Incase of Theresa Knorr, she became a mother at the age of 16 and gave birth to six children within a year from one another. Teenage pregnancy is an issue in the US. She was married and divorced four times. Her last divorce happened in the same year of her marriage. Her hostilities on her children began after her previous divorce. If there was a definition for a woman in dire straits, Theresa Knorr was that (for whatever reason), which definitely led to her mental health condition. She needed medical attention. But mental health is not considered as important as physical health. This is because a physical ailment is visible and more comfortable to diagnose. This is true across geographies. Some countries with more HIG (higher income group) people are doing better than the others. In India, we also have negative societal perceptions of a person undergoing mental treatment.
If I were to take my example, from being someone who worked from 8 am to 6 pm in office and then continued to work after that, watched movies with my husband till late night, met friends on the weekend; life took a complete change after my baby was born. My reading “What to Expect when you’re expecting” did not prepare me for the sudden change. Feeding my child, attending to her needs round the clock, no form of entertainment, no sleep, continued anxiety over a delicate little life which comes with no manual, no time to step out of the house (at least for the first month), my own recovery from the delivery, the medications, the continuous sound of crying, made me numbed. I am thankful to God that I am privileged to have wonderful support in my house in the form of my husband and family that I could get a grip on myself. But the harsh reality is that many women are not subject to this privilege.
Kraamzorg is a service in the Netherlands and Belgium where a health care professional visits the house of a newborn child to provide assistance, care, and instruction for the baby and the mother for 10 days or more in case of breastfed babies. And the best thing is that any standard health insurance covers the cost. A similar service is also there in the UK.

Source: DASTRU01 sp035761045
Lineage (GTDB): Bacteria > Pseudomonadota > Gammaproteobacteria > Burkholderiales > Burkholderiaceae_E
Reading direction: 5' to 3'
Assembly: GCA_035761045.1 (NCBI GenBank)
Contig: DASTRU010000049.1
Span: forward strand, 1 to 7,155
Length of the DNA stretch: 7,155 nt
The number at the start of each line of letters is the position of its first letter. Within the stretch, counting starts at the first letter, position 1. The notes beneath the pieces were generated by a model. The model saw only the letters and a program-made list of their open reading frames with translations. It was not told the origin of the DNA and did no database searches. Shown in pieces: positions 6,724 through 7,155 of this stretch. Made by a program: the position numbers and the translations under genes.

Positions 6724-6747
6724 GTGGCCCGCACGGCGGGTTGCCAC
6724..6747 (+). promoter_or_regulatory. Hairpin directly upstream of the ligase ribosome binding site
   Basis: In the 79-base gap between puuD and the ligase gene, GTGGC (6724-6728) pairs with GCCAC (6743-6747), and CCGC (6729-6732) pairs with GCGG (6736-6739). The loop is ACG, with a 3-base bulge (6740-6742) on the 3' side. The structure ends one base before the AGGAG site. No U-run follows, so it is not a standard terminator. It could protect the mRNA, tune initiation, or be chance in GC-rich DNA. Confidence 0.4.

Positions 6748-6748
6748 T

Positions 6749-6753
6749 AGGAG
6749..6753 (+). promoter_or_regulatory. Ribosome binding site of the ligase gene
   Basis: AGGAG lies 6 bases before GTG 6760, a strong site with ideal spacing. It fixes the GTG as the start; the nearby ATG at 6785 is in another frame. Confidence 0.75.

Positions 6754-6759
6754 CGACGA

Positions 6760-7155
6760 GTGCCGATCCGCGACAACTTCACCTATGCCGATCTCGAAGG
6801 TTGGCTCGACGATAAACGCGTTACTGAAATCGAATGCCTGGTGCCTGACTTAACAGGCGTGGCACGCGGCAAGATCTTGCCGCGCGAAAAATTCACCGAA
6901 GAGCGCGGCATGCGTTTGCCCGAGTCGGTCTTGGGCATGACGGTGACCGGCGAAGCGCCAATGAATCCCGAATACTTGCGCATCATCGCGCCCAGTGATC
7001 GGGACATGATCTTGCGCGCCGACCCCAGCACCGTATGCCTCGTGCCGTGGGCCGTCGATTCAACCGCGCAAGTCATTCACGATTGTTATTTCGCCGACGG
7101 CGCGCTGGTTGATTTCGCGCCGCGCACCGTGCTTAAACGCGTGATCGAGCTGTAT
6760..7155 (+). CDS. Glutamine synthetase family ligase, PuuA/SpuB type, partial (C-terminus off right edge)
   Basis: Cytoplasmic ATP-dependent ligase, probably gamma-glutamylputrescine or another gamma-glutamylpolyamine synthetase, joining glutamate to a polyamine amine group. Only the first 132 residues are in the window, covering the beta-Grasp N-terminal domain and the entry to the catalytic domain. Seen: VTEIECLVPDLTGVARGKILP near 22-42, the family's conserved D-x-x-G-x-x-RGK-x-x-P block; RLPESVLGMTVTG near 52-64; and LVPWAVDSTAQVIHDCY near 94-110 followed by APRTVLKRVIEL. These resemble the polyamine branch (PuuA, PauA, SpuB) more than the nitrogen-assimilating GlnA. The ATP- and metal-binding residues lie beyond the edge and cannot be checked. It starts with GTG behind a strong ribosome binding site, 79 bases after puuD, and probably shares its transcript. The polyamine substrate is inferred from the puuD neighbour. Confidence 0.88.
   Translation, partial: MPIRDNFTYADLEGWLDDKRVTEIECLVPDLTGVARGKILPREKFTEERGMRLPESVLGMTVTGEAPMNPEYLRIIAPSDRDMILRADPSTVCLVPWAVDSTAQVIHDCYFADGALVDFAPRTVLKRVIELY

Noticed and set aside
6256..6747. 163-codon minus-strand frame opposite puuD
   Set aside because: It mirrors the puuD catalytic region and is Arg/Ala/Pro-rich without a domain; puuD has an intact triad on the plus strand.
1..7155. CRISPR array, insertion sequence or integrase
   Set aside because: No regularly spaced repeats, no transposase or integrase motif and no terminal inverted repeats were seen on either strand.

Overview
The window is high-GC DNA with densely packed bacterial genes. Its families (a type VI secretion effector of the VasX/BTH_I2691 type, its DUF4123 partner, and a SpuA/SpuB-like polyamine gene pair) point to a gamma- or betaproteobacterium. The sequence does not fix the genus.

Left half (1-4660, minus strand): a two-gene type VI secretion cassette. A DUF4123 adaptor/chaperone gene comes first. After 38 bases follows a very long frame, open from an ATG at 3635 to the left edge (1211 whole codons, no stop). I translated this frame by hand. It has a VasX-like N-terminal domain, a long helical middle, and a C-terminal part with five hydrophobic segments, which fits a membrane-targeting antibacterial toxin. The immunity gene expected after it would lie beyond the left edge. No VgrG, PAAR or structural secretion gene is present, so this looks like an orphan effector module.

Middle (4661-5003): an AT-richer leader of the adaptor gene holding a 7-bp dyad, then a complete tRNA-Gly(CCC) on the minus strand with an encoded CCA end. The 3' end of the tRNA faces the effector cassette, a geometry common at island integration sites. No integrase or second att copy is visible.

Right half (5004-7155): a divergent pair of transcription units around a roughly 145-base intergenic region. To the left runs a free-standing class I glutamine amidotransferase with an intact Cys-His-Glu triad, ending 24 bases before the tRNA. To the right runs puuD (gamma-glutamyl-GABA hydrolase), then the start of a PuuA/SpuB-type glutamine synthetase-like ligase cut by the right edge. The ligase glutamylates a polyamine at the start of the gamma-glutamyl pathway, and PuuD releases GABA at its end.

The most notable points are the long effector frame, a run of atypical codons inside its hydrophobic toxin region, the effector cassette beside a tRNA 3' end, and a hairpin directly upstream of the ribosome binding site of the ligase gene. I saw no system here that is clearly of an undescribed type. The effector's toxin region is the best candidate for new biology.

The good news is that there is a greater awareness today about the health requirements of the mother as well as the child. But the sad news is that mental health is often ignored in the buffet of “health requirements” of the mother. The reality is that only a healthy mind can sustain the emotional upheavals of being able to raise a healthy child. If an abused child lives to see the light of the day, he or she grows up with permanent emotional damage, and the scars run too deep for them to be able to recover. It leads to serious personality issues at a later stage in life. And I have not even discussed sexual abuse.
Does this mean that only mothers need mental health care and not the fathers? A child needs both its parents to be healthy to have a wholesome development. And thus, the father needs to be emotionally stable as well. But usually, it is the mother who is the primary caregiver of a child, and it is she who undergoes the hormonal turmoil during and after the pregnancy, hence the emphasis is more on her. The tiny creatures who land on earth are so dependent, so helpless that sometimes I wished God could make them independent from day 1 of their birth. Would it not be wonderful if my child knew that she will get hurt if she jumps from the bed and I didn’t have to get a heart attack every time she somersaulted?
All Image Credits: Sri Harsha Dantuluri